Siegfred Aldous Lacerna

Published: March 23, 2024

The Philippines is experiencing climate extremes with hotter days and shifting weather patterns, making meteorology, the study of atmospheric phenomena, even more crucial, two Filipino meteorologists said. 

National meteorological and hydrological services agencies, like the Philippine weather bureau PAGASA, play a vital role in the fight against the climate crisis by providing weather and climate predictions. 

“As meteorologists, we also study the weather expectations, say in 2050. Would the northeast monsoon be longer? Would the southwest monsoon be stronger? Would the sea temperatures become hotter?” said Benison Estareja, a weather specialist with PAGASA. 

Chris Perez, who has been working with PAGASA since 2003, stressed that climate and weather should be studied together to help people cope with the changing climate.

“Science connects the information that is provided by meteorology and climatology so we can have a better picture of the climate crisis and come up with solutions so that we could prevent, or if not, slow its extreme effects,” said Perez, who serves as PAGASA’s assistant weather services chief.

Estareja and Perez emphasized the need for more Filipinos to pursue meteorology as a career. Yet, they acknowledge the lack of public awareness about the path to becoming a meteorologist.

This raises the question: how does one become a meteorologist?

Training, technologies

Weatherman Chris Perez stands in front different weather instruments used to measure wind and rain. (Siegfried Aldous Lacerna)

For Estareja, taking a course related to science, technology, engineering, and mathematics (STEM) is a good start. Even those who pursued secondary education with STEM specialization can apply for positions at PAGASA.

The most direct path is taking a Bachelor of Science in Meteorology. However, only four universities in the country are offering it: Mariano Marcos State University in Ilocos Norte, Central Luzon State University in Nueva Ecija, Bicol University in Albay, and Visayas State University in Leyte.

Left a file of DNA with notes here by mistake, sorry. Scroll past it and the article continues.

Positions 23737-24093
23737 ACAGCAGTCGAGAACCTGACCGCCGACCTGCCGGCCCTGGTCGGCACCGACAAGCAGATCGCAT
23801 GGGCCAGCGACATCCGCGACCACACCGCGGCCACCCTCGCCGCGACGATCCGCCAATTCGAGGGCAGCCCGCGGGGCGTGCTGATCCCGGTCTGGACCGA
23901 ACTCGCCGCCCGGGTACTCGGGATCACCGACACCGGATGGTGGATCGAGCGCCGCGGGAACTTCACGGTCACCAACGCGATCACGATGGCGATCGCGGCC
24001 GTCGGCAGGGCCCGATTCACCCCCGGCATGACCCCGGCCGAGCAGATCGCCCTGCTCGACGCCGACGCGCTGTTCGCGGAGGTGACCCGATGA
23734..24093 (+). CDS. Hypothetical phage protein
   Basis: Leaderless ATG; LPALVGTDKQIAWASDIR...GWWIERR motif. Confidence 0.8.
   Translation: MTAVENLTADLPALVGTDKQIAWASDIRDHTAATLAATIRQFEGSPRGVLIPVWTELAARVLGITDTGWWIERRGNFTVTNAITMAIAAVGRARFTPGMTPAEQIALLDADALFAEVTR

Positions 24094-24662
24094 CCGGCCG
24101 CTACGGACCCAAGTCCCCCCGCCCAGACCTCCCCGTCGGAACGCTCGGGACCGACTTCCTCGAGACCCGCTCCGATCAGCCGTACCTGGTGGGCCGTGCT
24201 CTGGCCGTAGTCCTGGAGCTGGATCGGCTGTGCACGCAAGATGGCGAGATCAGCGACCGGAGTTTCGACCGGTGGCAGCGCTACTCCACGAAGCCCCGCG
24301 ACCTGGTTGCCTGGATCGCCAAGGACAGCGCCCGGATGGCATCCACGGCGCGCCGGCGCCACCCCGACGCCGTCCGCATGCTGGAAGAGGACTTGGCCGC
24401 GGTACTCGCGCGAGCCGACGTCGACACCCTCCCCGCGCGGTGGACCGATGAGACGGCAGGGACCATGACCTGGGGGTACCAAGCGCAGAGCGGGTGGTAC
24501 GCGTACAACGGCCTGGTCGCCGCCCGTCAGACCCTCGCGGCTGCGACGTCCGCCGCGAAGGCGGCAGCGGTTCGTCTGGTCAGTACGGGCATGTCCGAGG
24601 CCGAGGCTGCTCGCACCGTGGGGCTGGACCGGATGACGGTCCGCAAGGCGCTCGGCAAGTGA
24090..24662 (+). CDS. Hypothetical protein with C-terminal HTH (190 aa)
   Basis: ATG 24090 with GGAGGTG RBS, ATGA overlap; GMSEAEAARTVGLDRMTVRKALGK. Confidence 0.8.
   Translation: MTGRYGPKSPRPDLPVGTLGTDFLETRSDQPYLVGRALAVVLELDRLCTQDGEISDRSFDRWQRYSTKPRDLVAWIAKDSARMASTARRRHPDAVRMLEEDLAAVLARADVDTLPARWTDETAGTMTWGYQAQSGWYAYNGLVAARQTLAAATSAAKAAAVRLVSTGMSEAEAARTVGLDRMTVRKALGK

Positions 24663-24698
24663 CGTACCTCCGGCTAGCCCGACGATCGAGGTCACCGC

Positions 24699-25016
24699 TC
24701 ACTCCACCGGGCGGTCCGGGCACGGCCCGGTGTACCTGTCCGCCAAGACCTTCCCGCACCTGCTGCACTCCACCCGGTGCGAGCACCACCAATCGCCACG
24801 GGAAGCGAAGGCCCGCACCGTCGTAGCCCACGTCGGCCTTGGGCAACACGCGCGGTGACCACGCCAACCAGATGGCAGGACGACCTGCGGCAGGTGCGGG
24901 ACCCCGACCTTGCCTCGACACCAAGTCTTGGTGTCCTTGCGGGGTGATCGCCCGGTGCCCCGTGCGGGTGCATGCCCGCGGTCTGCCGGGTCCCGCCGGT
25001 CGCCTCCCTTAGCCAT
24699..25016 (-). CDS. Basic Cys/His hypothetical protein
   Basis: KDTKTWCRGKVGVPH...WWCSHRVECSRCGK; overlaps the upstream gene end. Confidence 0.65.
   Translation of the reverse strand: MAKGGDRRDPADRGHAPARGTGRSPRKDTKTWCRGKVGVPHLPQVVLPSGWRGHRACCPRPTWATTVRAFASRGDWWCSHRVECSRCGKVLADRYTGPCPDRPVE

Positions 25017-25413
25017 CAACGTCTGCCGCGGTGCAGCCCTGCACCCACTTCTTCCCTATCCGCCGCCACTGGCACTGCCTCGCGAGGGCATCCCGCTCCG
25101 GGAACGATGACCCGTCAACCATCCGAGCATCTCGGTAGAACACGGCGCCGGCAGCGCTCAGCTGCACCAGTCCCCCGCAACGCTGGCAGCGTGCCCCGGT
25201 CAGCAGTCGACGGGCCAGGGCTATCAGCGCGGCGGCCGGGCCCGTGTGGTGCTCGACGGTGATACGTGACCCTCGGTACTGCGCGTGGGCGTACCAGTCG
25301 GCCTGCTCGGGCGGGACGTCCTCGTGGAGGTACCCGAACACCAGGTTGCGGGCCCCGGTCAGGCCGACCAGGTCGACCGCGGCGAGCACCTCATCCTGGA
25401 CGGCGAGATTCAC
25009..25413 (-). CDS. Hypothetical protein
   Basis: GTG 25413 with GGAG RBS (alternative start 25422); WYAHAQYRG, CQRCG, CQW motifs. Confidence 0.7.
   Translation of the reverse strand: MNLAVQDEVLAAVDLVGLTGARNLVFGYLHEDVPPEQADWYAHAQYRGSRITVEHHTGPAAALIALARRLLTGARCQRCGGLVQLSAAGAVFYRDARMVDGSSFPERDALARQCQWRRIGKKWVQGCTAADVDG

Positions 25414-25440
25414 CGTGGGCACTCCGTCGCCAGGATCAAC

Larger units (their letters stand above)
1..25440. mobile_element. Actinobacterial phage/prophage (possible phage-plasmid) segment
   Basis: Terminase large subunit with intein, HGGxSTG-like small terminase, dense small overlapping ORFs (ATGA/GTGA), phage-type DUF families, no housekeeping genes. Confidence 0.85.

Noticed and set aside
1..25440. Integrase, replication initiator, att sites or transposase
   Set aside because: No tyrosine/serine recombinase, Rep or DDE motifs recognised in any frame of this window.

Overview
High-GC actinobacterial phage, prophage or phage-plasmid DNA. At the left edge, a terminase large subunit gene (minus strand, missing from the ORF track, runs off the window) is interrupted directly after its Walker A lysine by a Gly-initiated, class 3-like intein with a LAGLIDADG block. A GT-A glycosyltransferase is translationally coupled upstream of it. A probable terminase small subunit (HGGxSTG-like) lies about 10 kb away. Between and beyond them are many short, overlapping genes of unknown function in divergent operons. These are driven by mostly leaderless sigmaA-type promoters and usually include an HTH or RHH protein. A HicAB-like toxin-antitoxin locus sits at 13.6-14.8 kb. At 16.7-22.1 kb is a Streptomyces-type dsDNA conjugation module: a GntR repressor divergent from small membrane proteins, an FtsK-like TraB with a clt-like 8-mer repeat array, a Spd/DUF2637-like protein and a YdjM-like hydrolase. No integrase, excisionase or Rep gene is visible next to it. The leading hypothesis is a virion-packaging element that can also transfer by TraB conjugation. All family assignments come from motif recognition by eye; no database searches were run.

University of the Philippines Diliman offers a Masters of Science in Meteorology. 

On average, 10 to 15 meteorology graduates apply for jobs at PAGASA, according to Perez. He added that the agency monitors the progress of university students closely to potentially recruit them and fill vacancies. 

However, Perez emphasized the importance of proper training. Those who want to be meteorologists can take training courses offered by PAGASA: Meteorologist Training Course, Hydrologist Training Course, and Meteorological Technicians Training Course. 

Beyond training, aspiring meteorologists need to have the nuts and bolts of the wide array of technologies used in weather studies. 

Estareja said that those who want to pursue meteorological research should learn programming languages like Python, Java and C++, and have a strong foundation in higher mathematics such as calculus.

Beyond weather forecasting

According to Perez, PAGASA currently employs 172 weather specialists in various roles, including research and operations. The operations team, responsible for creating daily forecasts, has 40 personnel with several vacancies that PAGASA is actively filling.

“Many people associate meteorologists as only those who forecast weather but unbeknownst to everyone, there are other job opportunities that they can undertake beyond weather forecasting,” Estareja said. These include climate and weather research, data visualization, and programming. 

That is why a career at PAGASA is not the only option. Graduates can find opportunities in other industries such as construction, retail, and broadcasting. 

Estareja added that meteorologists with master’s or doctoral degrees can find jobs outside of the Philippines. 

However, both Estareja and Perez emphasized that the country needs more manpower in the field of meteorology. 

“There will be a time when Pagasa will be putting more stations so we can have more accurate weather forecasts so we would be needing more people in the future,” Estareja said. 

On the occasion of the World Meteorological Day, World Meteorological Organization (WMO) Secretary General Celeste Saulo said that those working in national meteorological and hydrological services agencies are not mere observers, but are “game changers.”

“Our role as scientists and advocates for the planet has never been more crucial,” Saulo said.

“The lives of future generations are in our hands. Our efforts today will ensure a safer, healthier world for future generations—a world where children thrive in harmony with nature.”